COLUMBIA — Missouri National Guard soldiers and airmen were cautioned today to "avoid wearing a military uniform in public" due to a "direct threat" in retaliation to a gang-related shooting around Fort Sill, Okla., earlier this week.
According to an internal memo leaked to the Columbia Missourian, "soldiers... shot CRIP gang members; in retaliation CRIP has asked its members to shoot any soldiers on sight."
According to the U.S. Department of Justice, Crips is a collection of gangs throughout the U.S. with an estimated membership between 30,000 and 35,000 operating out of 221 cities in 41 states. Missouri is one of those states.
Lt. Col. Levon E. Cumpton, who issued the memo, said the message "came out through Army channels"; Fort Sill is an Army base in Lawton, Okla. He called the action a "precautionary measure."
According to Cumpton's memo, National Guard troops were instructed not to "wear a military uniform out for evening dining, shopping, and other personal matters." Full-time members were cautioned to "consider commuting to/from work in civilian clothes-specifically, if they need to make personal stops between home and work."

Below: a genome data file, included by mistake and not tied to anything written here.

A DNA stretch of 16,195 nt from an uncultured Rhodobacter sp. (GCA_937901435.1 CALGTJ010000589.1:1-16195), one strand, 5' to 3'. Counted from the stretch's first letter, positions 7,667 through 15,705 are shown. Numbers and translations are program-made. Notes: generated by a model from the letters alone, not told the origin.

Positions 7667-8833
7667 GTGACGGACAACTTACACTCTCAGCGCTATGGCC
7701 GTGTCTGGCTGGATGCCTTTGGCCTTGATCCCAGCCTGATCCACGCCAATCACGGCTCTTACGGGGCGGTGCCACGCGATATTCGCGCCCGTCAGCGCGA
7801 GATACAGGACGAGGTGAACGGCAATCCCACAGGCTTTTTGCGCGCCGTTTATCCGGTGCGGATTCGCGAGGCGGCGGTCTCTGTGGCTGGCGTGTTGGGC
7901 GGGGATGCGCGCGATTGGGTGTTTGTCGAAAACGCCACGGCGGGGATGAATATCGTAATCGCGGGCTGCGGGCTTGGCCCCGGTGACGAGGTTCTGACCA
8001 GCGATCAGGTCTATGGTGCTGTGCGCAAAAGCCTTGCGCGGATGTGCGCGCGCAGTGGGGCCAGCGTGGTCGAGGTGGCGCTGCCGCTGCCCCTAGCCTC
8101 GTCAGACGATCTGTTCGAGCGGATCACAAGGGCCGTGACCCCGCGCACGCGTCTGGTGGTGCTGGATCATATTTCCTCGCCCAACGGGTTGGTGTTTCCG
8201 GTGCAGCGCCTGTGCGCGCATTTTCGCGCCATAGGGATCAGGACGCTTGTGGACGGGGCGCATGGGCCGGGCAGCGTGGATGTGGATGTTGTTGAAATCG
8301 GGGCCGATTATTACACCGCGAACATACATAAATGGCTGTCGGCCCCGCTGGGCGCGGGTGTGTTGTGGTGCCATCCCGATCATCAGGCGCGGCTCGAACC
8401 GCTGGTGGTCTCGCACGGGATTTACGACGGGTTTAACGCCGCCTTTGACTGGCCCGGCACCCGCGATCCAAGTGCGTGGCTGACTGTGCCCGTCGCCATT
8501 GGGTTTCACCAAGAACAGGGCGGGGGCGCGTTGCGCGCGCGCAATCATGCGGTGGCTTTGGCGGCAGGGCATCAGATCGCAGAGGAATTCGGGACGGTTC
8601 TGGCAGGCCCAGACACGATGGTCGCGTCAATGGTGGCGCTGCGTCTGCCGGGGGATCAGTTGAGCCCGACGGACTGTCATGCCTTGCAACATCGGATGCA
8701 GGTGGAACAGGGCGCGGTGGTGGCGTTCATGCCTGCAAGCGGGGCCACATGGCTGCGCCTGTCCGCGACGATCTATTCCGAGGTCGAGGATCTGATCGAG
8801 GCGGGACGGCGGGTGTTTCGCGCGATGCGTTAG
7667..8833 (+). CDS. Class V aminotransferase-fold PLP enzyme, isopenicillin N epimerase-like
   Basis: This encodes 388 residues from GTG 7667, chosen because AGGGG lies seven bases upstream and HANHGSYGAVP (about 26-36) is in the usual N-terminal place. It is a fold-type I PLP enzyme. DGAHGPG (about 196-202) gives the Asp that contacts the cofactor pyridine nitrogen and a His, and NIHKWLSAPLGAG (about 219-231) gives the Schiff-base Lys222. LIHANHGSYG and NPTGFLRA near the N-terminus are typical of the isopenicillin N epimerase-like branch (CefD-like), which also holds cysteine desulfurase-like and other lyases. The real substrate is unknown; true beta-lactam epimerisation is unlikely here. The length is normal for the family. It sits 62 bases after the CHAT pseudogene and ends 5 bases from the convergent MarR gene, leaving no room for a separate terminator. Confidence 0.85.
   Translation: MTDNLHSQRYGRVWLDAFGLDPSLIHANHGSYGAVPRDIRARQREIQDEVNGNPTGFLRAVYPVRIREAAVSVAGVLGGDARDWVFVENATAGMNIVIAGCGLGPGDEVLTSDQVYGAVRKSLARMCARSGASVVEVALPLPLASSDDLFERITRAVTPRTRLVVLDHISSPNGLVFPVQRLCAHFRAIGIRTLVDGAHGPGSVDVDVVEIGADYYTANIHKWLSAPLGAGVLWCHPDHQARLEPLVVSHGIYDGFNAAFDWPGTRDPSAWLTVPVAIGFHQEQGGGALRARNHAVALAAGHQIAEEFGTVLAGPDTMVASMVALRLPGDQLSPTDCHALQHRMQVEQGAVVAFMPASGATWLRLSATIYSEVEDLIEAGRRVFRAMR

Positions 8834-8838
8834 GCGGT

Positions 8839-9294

Spokesmen for the Missouri National Guard and Fort Sill declined to elaborate on the incident, saying the investigation is in the hands of the Lawton, Okla., Police Department.
"As far as we know, and even the Lawton Police Department know," the gang’s threat is "just an unsubstantiated rumor," said Fort Sill Public Affairs Officer Keith Pannell during a phone call late Friday night.
KSWO-TV 7 News in Lawton reported two Air Force bases in Oklahoma, Tinker and Altus, issued similar orders to enlisted soldiers. The Altus Air Force Base Facebook page commented Friday night on receiving "information on a criminal threat to military members in the Lawton-Fort Sill area."
The incident that sparked the direct threat seems to be tied to a "brutal” home invasion in Lawton earlier this week, with the four main suspects in the invasion being Fort Sill soldiers.
The Missourian was unable to reach the chief of police who is handling the case.